Imagine patients being able to communicate with their physicians and other health care providers easily and effectively. For instance, patients can input their health and biometric data from consumer monitoring devices that measure blood sugar, weight, and blood pressure (to name a few) into Smartphones or PCs; which then, safely integrates into the electronic health record (EHR, PHR, EMR) for instant communication and feedback from physicians and other health care providers.
Or, imagine late at night, a patient interacting from a cell phone or a computer with a physician or other health care provider that could help save a trip to an emergency room. Envision patients monitoring their chronic diseases independently while living at home.
American Well is a technology company that brings health care into homes and into the workplace. While this software telehealth company’s site is for professionals, take a look and find out what key features are possible. Begin the conversation with your health care providers.
Gaming Gaming is huge and it can help you achieve your health and wellness goals. What if your health care provider suggested you played Kinect or offered other suggestions for gaming for better health?
3. Get social. Sure, hanging out with your friends face-to-face is always a great way to interact, but I’m talking about getting social in the social networking space with health experts who can inspire you, lead you to action and offer trustworthy health information.
Tap into health experts
By engaging in social networking , you can tap into health experts that you trust. Here is a short list of the many wondering health educators.
There are many health experts engaging in social media networking to help provide you with valuable information. I’ve been involved in a few Sharecare’s awesome Twitter chats—powerful real-time question-and-answer sessions—and I must say that two hours tweeting health information, engaging and interacting with the twitter audience on topics like sleep, heart health and genetics was very cool.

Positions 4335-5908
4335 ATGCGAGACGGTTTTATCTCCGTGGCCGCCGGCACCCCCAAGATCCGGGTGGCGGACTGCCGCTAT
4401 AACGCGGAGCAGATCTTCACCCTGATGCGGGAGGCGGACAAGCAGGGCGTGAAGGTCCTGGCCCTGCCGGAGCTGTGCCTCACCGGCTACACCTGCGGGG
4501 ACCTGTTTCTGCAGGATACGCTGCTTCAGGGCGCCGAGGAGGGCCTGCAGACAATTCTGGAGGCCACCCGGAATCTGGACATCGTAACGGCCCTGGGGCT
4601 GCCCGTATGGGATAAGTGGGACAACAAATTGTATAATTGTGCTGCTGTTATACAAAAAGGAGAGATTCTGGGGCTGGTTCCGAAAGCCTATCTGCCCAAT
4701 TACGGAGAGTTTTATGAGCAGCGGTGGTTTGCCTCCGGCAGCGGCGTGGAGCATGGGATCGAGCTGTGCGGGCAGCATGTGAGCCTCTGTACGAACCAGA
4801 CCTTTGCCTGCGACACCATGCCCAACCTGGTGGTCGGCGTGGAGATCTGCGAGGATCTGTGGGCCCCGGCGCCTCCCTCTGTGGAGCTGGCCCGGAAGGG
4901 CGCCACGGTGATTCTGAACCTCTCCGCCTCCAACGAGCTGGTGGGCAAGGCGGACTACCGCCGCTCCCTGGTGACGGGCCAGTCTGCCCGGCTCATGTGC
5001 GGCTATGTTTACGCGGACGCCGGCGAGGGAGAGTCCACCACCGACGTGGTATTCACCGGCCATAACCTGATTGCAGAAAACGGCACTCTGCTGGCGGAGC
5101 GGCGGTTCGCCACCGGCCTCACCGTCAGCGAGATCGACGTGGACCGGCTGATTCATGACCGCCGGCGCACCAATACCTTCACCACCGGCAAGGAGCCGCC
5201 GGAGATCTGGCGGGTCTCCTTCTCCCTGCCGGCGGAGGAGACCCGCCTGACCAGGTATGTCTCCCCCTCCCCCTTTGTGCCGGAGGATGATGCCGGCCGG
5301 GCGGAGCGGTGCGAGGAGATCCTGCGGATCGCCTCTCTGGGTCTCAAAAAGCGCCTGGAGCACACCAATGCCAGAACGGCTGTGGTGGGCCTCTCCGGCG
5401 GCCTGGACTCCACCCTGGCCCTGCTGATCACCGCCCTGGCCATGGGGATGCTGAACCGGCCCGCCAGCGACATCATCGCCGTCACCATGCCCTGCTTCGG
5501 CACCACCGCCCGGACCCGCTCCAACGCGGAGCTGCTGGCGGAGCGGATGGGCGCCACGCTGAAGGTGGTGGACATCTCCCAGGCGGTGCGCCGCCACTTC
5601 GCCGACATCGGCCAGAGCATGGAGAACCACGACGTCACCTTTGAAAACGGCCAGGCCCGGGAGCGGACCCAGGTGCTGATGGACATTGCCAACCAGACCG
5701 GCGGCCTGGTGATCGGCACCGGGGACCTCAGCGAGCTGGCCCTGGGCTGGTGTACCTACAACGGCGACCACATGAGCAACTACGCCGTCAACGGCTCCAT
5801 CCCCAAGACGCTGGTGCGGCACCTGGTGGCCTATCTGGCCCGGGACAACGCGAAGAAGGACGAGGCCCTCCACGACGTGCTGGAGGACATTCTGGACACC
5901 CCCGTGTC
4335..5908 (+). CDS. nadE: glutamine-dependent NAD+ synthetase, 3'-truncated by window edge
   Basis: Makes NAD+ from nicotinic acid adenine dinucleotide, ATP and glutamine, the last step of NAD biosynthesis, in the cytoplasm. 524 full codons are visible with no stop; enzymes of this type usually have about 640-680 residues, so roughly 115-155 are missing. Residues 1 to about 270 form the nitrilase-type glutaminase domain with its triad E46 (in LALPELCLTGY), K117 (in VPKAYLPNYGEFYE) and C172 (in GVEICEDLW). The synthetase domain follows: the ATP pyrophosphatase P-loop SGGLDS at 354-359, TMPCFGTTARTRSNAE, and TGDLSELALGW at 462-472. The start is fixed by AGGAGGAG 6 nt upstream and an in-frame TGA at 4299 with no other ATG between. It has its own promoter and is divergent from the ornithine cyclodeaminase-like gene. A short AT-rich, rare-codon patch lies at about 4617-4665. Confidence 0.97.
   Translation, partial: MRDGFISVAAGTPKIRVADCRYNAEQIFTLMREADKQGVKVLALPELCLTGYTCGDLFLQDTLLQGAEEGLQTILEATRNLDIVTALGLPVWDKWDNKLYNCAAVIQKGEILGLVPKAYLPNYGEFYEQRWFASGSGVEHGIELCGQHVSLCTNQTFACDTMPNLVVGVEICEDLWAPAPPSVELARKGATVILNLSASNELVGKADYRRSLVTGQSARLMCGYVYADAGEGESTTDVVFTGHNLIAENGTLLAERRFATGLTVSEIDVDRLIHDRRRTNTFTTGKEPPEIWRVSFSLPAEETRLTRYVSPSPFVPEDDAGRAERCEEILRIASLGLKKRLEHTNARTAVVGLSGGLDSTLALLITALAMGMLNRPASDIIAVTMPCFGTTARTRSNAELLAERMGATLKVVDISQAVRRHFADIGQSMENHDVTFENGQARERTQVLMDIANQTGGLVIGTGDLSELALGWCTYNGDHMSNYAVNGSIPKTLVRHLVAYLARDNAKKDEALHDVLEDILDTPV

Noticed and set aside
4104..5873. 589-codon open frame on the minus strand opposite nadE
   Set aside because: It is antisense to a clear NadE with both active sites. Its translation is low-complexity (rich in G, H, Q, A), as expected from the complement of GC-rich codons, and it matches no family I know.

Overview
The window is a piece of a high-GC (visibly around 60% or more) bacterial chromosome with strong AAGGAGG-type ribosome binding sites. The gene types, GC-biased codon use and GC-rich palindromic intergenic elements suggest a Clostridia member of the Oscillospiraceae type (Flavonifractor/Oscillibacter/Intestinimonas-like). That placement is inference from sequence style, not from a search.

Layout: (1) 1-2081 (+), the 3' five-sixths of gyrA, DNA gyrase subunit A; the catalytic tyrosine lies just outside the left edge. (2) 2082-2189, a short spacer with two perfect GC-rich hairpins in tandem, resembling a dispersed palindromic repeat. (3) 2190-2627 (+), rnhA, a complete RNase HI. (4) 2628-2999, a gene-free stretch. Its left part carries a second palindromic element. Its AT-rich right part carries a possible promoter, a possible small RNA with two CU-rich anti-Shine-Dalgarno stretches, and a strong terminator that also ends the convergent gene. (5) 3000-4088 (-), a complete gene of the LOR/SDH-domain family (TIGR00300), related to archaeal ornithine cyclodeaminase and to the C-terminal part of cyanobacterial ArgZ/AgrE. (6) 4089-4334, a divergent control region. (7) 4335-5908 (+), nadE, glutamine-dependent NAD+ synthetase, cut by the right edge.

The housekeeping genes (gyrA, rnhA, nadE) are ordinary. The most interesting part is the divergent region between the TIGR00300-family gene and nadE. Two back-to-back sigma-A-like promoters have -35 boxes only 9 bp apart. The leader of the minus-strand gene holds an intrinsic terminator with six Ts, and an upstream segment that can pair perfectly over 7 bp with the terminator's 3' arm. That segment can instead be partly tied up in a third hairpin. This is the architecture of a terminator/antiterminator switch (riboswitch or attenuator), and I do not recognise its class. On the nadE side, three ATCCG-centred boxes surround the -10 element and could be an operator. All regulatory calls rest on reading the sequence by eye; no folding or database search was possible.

Twitter is one powerful platform that offers the opportunity for nurses, doctors, and other health care providers to help educate consumers. We are privileged to listen to the community, engage with consumers, collaborate and hopefully inspire people to live a healthier life.
Engage in online health communities
Communities are a great way to find emotional support and reassurance from other people going through the same experience. You can collaborate and share information. Inspire is one example of an engaging community.
Patients can help transform health care and may help drive innovation and behavior change by engaging in the power of mobile devices and social media networking.
The conversation between you and your doctor or other health care provider needs to change. Technology needs to be part of the conversation. You can play a huge role in the adoption and deployment of health technology. Help drive innovation.
The technology is here, now it needs to get in the hands of patients and consumers.
We would love you to share your insights in the comment section below. Are you an engaged and empowered consumer? What are your thoughts on health care technology? Are you for or against it? How do you feel about social media networking? Do you engage with health care professionals?